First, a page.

The Race To Replace Debra Haaland In 1st Congressional District; 15 Announced Candidates Identified

On December 18, 2020, President Joe Biden announced the appointment of Congresswoman Debra Haaland as United State Secretary of Interior. The appointment is historic because once confirmed by the U.S. Senate, Haaland will become the first Native American woman to be part of any presidential cabinet. Haaland has yet to be confirmed by the United States Senate and has not resign from congress. She did vote for the 2nd Impeach of President Trump over his inciting of the January 6, 2021 storming of the capitol. It is speculated that Haaland will be confirmed in late March by the Senate at which time she will resign her congressional seat.


The timing of Haaland’s resignation from congress will have a major impact on when a special election is held to replace her. Haaland will remain in her U.S. House seat through the Senate confirmation process. If she is not confirmed first, she would remain in congress. If and when of Haaland’s resignation from congress will determine when the New Mexico Secretary of State must call for a special election. The word “if” is used only because over the years more than one cabinet nominee has had to withdraw after US Senate hearings and vetting. Some Republicans are already voicing opposition to her nomination over he opposition the oil and gas drilling and support of environmental efforts.

Under New Mexico law, a special election must be held between 77 to 91 days after the seat is vacated. In 2019, the New Mexico legislature changed its law on the process used to fill vacancies in the United States House and Senate. Under the new law, there are no primary elections. Instead, New Mexico’s 3 recognized political parties central committees (Democrat, Republican and Libertarian Party) will meet and nominate their own candidates at least 56 days before the special election.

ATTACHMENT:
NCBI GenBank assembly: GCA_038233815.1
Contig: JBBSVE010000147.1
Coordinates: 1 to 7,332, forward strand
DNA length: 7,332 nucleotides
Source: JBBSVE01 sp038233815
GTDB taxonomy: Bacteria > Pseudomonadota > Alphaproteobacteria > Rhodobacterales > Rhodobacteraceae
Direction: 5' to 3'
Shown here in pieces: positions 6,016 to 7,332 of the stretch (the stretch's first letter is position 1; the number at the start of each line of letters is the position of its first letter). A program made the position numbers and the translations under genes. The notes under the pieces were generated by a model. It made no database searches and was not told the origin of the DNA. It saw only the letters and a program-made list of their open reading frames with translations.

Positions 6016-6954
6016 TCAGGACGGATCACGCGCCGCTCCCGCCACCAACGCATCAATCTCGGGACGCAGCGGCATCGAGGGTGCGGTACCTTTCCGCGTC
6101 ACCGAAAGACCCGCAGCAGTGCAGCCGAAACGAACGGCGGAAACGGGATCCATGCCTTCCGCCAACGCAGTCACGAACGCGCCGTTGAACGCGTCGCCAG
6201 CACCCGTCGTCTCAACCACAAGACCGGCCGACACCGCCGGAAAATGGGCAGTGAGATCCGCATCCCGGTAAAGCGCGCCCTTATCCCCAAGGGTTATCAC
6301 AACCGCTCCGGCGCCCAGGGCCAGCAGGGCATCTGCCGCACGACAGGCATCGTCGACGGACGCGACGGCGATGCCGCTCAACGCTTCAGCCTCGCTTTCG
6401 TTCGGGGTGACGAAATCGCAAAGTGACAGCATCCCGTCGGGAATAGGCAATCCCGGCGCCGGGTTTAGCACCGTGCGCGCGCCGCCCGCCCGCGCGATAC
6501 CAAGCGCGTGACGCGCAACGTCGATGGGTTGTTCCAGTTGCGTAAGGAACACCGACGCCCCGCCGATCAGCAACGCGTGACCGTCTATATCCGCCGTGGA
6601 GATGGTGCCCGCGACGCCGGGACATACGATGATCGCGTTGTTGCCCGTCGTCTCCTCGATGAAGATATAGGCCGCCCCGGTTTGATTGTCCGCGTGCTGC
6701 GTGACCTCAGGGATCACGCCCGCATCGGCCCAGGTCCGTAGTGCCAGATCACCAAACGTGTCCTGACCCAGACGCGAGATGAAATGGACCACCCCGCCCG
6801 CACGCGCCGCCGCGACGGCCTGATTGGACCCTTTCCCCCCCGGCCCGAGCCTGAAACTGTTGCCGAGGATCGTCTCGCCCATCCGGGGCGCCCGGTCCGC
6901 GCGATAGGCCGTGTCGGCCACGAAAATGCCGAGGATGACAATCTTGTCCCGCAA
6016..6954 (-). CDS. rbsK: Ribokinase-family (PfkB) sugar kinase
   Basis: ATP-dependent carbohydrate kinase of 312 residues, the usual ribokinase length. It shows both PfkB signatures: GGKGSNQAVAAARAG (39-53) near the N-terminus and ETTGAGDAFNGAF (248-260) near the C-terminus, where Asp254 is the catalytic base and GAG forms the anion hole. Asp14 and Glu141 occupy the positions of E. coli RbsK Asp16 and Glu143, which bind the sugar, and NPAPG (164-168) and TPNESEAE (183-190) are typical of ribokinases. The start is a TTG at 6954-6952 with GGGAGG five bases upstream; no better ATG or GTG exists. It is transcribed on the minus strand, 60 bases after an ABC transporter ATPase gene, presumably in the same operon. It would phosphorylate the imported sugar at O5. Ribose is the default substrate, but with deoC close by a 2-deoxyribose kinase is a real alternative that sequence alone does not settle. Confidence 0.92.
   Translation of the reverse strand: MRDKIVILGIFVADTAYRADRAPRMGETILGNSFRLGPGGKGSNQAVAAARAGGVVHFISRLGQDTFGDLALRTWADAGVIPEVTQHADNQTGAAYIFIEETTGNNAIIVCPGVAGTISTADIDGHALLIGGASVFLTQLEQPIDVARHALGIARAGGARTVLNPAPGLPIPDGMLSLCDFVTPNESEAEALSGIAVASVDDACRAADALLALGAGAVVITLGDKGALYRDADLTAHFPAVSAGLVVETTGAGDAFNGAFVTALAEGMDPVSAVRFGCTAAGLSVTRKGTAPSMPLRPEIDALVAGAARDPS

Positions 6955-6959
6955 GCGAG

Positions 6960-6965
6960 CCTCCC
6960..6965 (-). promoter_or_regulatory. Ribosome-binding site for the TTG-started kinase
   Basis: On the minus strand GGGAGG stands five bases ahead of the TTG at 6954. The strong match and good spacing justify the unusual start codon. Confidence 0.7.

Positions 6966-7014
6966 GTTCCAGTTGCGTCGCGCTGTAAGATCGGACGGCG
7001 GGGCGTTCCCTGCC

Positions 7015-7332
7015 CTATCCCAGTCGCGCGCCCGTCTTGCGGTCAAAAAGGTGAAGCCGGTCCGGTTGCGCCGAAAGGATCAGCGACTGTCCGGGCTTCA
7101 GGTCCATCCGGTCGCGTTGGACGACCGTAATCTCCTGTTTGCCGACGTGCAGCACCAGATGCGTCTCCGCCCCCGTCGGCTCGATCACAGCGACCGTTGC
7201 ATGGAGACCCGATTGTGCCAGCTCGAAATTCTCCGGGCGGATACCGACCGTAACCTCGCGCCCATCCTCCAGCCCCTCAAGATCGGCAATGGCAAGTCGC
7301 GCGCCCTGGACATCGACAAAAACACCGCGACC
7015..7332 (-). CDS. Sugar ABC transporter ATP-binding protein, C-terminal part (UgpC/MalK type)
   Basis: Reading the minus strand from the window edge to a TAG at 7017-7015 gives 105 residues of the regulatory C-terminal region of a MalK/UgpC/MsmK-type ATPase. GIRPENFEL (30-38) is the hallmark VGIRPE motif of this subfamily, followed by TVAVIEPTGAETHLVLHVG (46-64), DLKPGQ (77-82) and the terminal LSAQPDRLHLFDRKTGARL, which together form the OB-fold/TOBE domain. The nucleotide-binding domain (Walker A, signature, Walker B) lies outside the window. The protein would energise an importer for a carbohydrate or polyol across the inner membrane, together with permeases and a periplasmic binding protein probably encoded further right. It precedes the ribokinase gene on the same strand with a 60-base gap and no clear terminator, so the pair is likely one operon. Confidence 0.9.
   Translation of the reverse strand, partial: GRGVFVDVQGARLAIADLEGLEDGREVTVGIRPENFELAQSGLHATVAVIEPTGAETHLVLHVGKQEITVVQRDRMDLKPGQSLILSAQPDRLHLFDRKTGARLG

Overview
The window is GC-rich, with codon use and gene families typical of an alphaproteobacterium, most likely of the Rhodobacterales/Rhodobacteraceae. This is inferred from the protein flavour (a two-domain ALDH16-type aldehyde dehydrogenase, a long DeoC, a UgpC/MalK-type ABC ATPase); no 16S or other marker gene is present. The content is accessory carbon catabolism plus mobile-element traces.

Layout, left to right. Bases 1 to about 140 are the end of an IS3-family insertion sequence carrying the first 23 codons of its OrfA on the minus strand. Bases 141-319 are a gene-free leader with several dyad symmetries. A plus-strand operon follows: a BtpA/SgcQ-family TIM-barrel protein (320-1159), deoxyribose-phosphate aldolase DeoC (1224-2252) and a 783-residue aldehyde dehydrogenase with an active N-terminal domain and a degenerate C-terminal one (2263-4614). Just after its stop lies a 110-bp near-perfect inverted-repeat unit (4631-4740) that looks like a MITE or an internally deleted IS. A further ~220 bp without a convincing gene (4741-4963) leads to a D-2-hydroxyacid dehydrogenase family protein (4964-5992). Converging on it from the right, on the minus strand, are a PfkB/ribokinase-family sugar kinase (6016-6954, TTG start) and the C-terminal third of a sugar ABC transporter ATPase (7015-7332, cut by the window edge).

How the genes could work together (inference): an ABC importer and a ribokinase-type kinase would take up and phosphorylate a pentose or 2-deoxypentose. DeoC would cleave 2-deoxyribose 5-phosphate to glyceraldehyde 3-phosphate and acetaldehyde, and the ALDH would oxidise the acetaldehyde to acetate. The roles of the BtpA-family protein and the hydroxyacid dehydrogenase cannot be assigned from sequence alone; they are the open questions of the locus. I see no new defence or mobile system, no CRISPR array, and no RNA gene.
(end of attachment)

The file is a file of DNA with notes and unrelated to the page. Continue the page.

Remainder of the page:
In the Democratic Party, only members of the State Central Committee residing in Congressional District 1 will vote to fill the vacancy. There are about 170 members from the Albuquerque district on the Democrat Central Committee and sources have confirmed more that a number of candidates have already begun calling State Central Committee members in the Democratic and Republican parties.


Since the December 18 cabinet appointment announcement, the race to replace Haaland has become very crowded. One virtual debate amongst the Democratic candidates was held on February 4 by the mid heights Indivisible Nob Hill organization.

Following is a listing of the identified announced candidates:


1. State Senator Antoinette Sedillo Lopez, who ran for the position in 2018 and came in 3rd in the primary. She is a fomer UNM Law School professor and the wife of State District Court Judge Victor Lopez.

2. NM State Rep. Melanie Stansbury who has been twice elected to the New Mexico House and has served as an environmental adviser in the Obama White House.

3. NM State Representative Patricia Roybal Caballero, serving as a member of the House of Representatives from the Bernalillo County 13th district. She was elected in 2012, and assumed office on January 15, 2013. In the New Mexico State Legislature, Rep. Roybal Caballero has served as House Democratic Caucus Chair (2014-2016), Vice Chair of the House Consumer & Public Affairs Committee (2013-2018), Vice Chair of the House Labor, Veterans & Military Affairs Committee.

4. New Mexico State Representative Georgene Louis, Bernalillo County District 13. She is an attorney and has served in the legislature since 2013. She is the chair of the House State Government, Elections & Indian Affairs Committee, a a member of House Judiciary Committee and the House Rules and Order Committees.

5. Highly respected trial attorney Randi Mc Ginn, a former Assistant Bernalillo County District Attorney and Special Prosecutor of the two police officers charged in the murder of homeless camper James Boyd. She is also the widow of the late Supreme Court Justice Charles Daniels.